Blogging, for me, is an opportunity to reveal the wonders of the natural world to all age groups and bring to light the vast multiplicity that exists in the world of science, nature, technology and engineering. It is about promoting critical thinking and questioning skills, informing and enthusing and, specifically as a teacher, it’s about dispelling the view of science as stagnant and dormant, as portrayed by our inadequate science curricula. Science is an ever evolving field, where individuals seek the truth and aim to solve our society and world problems through investigation, experimentation and exploration.Science is now more important to the Irish public than ever before, as our government finally begins to see the value of scientific research in the face of economic meltdown. Over the coming years and decades, our government aims to create a “smart economy”, with Irish people working in science, technology, engineering and other cutting edge fields. Ireland’s young people are now being encouraged to study science and related courses in university and, for this reason, it is extremely important that good science communication be available to the Irish public.Ireland is awash with excellent science communicators. Established science bloggers like Eoin Lettice, Mary Mulvihill, Shane O’Meara*, Sean Duke, James McInerney, Cormac O’Raifeartaigh, Marie Boran, Cormac Sheridan, Diarmaid Mac Mathúna, Noel Cunningham and Michael Seery do an excellent job promoting their fields. The Irish Times science team, which includes Dick Ahlstrom, Claire O’Connell and William Reville, are the sole national media organisation to have a devoted science section. The science message is getting out there, but I ask one question, is its message reaching a wide enough audience?Not meaning to offend anyone, science blogs have a specific followership – generally those already with an interest in science – and every blogger / writer wants to improve their readership figures. Our national broadcaster, RTÉ, is doing little to promote the sciences to a general audience (unlike the BBC) and it is being left to science blogs and a few other publications (like the Irish Times and Science Spin) to enthuse, inform and promote the work of Irish researchers. Of course, I must mention the brilliant work of Discover Science and Engineering and the wonderful Science Gallery in the elevation of science communication in Ireland too.What I wish to propose is this – a central network of Irish science bloggers similar in structure to the newly launched Guardian Science Blogs. Such a network would provide a medium for the provision of science news and stories relevant to the Irish public. All that would be required are five or six principal writers, each with a specific remit, contributing one or two accessible pieces per week. Of course, there should also be scope for guest bloggers too, providing the Irish public with a vibrant platform for learning, debate and entertainment.The most effective way to introduce such a network would be through an already well established and highly trafficked platform – ideally a national newspaper like the Irish Times, Irish Independent etc. The Irish Times immediately comes to my mind, as it is the only Irish newspaper and media website with a dedicated science section.I don’t mean to sound preachy on this – I am just a lowly science teacher after all – so I would like to invite anyone to comment on the idea and provide suggestions for its implementation, should consensus be established on the value of such a network (Please be aware that the Frog Blog is aimed at science enthusiasts of all ages so comments are moderated). Ireland needs good science communication right now and, I believe, it is time for science communicators to work together and unite in the promotion of science.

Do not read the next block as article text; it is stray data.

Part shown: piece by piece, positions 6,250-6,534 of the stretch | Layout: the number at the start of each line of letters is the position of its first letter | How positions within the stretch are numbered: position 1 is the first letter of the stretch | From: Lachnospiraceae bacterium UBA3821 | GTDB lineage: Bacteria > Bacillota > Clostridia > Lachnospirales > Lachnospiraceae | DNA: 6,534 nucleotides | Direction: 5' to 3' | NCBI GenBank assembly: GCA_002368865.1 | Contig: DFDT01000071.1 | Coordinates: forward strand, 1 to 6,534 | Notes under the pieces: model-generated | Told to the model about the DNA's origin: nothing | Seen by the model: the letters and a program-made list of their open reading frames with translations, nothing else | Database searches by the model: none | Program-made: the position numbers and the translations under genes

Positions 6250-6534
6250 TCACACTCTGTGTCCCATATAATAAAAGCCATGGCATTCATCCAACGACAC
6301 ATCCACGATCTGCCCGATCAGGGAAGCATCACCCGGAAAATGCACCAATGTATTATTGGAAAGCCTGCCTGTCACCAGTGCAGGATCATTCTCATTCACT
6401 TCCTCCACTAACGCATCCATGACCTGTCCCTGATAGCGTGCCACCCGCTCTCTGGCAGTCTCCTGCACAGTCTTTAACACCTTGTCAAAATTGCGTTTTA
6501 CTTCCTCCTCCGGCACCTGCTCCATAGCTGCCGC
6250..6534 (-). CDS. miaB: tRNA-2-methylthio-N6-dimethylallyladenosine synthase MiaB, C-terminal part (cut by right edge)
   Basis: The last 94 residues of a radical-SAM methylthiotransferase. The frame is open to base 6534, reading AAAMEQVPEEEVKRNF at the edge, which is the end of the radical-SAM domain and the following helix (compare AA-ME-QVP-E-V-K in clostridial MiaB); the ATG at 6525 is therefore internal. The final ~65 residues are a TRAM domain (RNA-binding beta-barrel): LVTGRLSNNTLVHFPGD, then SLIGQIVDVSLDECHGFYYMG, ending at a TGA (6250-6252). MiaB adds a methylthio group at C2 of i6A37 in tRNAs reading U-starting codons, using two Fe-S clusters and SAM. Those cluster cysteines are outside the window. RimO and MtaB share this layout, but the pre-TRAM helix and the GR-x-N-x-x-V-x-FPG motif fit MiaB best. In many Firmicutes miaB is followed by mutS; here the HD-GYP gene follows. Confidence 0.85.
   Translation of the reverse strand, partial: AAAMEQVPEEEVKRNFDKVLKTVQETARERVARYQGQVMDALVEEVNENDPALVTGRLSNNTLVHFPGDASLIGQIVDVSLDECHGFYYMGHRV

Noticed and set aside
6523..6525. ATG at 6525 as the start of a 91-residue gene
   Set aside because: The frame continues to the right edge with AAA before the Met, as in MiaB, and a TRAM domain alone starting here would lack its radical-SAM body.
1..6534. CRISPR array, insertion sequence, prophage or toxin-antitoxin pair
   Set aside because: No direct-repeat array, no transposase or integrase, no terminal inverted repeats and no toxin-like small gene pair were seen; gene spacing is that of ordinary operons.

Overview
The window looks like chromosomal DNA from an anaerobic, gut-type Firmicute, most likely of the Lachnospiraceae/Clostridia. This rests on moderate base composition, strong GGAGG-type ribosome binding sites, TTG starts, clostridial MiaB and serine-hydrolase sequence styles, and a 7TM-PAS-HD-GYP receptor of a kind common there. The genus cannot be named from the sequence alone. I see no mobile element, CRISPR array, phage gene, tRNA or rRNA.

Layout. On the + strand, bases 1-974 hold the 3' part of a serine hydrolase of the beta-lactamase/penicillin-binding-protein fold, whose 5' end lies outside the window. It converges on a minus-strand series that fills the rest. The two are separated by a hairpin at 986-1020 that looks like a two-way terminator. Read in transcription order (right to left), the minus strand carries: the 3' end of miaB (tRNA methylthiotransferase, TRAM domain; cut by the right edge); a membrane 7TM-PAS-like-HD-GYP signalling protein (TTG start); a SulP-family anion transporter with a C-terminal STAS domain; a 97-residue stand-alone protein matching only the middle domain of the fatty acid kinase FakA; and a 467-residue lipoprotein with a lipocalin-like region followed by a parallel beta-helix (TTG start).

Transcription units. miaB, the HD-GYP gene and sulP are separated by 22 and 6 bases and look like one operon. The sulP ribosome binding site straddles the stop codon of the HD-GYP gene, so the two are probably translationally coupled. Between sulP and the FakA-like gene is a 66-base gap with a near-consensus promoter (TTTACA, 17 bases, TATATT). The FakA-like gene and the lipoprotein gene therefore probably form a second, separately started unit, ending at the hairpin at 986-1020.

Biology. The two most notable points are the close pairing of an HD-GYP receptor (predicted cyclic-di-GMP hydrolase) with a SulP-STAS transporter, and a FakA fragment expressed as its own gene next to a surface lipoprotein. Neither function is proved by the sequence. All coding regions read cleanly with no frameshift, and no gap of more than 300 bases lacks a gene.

[* It’s O’Mara! ;-)]
Sept. 7 / 10 a.m./
Now, on the paper’s website, you can find hosted content from four popular and well-respected blogs: “Life and Physics” by Jon Butterworth, a physics professor at University College of London who does work with the Large Hadron Collider at CERN; “The Lay Scientist,” the pop-science-potpourri blog by researcher and science writer Martin Robbins; the science policy blog “Political science” by former MP Evan Harris; and “Punctuated Equilibrium,” by the evolutionary biologist known as Grrrl Scientist.
The idea is both to harness scientific expertise and, at the same time, to diffuse it. “This network of blogs is not just for other science bloggers to read; it’s not just for other scientists,” says Alok Jha, a science and environment correspondent who came up with the idea for the network and now — in addition to his reporting and writing duties — is overseeing its implementation. The network is intended to reach — and entertain/enrage/inform — as many people as possible. “We’re a mainstream newspaper,” he notes, “so everything we do has to come about through that prism.” The network also marks another small shift in the media ecosystem: the media behemoth and independent bloggers, collaborating for audiences rather than competing for them.